Companies who prey on consumers succeed because of one very important principle: they’re selling something that you would want to believe in.
Wouldn’t it be nice if that latest machine (ehem–ButterflyAbs) you saw in the store can actually let you lose a hundred pounds without diet or exercise? Wouldn’t it be nice if you could really earn untold amounts of money just by inviting your friends to join some network?
The key to seeing through such ploys is simple. There’s always a catch. Look for it.
That model only lost 100 lbs because she actually ate well. It could be that she didn’t lose that fat at all: It was just Photoshop. If all it took to get abs was to attach a vibrating mini-machine to your belly, everyone would have abs. No developed nation could possibly be obese.
That “easy” money they promised you was probably obtained illegally. They could have earned all the money to be earned; you’re going to be left in the dust. Think about it. Money doesn’t come from trees. Again, if it were that easy, everyone would be doing it.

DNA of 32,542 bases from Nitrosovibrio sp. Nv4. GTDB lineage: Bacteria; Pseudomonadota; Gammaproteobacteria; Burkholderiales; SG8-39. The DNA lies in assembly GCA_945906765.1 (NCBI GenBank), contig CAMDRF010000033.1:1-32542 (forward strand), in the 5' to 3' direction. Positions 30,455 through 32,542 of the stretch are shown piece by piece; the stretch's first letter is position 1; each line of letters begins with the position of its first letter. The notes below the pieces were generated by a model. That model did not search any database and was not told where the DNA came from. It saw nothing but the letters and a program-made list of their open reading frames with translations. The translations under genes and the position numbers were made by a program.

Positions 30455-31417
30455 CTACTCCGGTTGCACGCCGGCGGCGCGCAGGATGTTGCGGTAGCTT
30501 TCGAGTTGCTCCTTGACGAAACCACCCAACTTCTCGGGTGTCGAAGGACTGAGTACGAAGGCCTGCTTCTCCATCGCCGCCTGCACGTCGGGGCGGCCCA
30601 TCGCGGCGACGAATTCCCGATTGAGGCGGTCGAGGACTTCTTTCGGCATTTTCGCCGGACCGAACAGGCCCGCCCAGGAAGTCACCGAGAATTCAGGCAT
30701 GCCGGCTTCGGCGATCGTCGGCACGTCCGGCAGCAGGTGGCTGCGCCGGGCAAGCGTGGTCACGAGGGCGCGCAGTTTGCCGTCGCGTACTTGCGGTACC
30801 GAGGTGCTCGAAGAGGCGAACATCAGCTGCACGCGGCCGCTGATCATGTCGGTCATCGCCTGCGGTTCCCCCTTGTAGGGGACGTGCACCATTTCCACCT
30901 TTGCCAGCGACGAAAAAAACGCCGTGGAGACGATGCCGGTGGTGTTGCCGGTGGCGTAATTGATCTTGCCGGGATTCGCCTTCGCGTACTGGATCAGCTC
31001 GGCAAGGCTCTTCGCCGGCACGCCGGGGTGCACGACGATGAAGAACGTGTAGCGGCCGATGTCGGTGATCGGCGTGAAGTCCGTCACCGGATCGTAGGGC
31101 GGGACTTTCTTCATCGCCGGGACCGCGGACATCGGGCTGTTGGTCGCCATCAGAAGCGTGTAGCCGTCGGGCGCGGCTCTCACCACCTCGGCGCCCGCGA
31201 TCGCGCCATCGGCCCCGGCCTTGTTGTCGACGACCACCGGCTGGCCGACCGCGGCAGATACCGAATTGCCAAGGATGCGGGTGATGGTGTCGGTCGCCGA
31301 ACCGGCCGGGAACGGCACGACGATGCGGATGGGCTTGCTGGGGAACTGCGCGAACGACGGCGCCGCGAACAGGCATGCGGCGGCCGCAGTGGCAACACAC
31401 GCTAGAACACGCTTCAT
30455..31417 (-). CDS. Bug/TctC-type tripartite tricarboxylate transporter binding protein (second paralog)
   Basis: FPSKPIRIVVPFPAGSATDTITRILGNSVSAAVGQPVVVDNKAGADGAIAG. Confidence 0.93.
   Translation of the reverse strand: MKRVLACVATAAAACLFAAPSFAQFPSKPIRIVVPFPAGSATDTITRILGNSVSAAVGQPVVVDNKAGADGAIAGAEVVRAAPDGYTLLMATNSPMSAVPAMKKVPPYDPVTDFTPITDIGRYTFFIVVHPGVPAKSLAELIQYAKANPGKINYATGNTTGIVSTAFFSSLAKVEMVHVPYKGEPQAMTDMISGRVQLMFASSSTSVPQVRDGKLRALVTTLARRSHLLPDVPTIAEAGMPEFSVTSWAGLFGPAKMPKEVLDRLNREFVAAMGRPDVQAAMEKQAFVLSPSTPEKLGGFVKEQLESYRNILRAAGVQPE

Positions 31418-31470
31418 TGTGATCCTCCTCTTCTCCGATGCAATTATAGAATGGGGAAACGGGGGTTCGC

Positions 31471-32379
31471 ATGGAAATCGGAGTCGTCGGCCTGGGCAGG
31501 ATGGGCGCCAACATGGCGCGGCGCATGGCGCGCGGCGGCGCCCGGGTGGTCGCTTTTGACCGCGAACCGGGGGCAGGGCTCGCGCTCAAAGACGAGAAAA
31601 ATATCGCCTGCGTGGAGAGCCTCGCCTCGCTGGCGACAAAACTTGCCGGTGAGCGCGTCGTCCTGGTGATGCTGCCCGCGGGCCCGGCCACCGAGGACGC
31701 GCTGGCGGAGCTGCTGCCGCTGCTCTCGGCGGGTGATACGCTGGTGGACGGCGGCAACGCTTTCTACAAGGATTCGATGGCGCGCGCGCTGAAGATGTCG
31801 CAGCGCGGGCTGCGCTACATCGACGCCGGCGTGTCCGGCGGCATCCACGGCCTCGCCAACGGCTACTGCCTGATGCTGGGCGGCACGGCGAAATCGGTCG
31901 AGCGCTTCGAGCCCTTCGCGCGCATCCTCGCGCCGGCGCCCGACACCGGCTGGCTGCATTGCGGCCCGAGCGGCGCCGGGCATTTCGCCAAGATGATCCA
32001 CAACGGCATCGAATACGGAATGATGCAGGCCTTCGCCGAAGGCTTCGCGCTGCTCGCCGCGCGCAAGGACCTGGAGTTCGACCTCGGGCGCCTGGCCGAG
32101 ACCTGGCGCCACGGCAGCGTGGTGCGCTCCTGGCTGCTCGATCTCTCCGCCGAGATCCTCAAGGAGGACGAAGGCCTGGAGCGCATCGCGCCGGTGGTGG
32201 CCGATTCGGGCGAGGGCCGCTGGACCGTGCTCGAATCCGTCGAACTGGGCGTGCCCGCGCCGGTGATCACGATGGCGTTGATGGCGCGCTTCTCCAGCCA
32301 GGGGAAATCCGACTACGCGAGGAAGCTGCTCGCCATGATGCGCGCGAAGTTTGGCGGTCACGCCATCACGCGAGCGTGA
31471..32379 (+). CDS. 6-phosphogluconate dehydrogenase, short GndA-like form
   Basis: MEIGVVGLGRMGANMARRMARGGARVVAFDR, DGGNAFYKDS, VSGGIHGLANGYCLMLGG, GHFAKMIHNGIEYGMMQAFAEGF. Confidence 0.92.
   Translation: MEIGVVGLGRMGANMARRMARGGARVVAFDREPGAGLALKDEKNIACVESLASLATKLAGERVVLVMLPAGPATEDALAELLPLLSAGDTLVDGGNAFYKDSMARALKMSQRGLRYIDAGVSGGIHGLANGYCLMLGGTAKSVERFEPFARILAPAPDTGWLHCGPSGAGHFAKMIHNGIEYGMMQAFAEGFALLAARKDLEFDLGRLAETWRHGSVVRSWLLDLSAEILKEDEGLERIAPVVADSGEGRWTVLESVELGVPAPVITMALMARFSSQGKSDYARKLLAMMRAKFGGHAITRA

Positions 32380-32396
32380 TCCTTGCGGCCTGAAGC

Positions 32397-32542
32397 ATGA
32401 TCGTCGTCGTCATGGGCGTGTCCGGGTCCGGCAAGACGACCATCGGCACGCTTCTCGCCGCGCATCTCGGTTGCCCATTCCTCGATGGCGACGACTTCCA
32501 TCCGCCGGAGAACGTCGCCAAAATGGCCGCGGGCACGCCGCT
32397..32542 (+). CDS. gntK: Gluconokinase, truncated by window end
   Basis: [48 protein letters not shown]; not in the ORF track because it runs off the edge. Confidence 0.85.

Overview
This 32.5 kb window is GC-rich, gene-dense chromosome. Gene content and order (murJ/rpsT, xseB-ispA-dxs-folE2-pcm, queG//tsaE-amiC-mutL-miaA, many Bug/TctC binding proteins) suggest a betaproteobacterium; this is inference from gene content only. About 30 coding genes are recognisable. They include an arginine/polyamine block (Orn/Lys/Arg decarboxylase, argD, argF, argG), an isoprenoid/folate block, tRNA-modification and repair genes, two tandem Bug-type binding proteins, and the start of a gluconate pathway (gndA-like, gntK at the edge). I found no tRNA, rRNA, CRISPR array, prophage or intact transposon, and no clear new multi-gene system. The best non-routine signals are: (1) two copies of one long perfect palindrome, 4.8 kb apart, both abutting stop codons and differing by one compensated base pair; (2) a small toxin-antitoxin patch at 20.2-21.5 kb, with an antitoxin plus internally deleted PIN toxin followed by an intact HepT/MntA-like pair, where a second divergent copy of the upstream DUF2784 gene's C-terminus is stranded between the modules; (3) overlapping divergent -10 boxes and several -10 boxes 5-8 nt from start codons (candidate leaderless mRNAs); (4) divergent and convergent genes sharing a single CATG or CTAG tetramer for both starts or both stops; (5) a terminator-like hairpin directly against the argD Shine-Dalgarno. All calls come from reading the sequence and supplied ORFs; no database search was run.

Get-rich-fast, lose-weight-now, be-fit-in-with-this-machine schemes usually don’t work. But they do, sometimes, and it would be good to spot an opportunity like that. This is why you have to be discerning. Research. Look for the loopholes. Being discerning isn’t something you can outsource.
It pays to be a smart consumer, literally. Just think of the savings! You know what they say, if it’s too good to be true..
It’s easy to fall for these traps. Do you know anyone who has? Share it with me, I’d love to hear the story. There’s a lesson to be learned in every mistake.
‘Till next time,
P.S. You may be wondering about the lack of a Friday post last week, since my posting schedule is every Tuesday and Friday. This was supposed to be the Friday post. For some reason, it did not get published, although I was sure I published it. By the time I realized, it was too late, it’s almost Tuesday again.
I’ll be sure to double-check next time. Thanks for keeping up with me. 🙂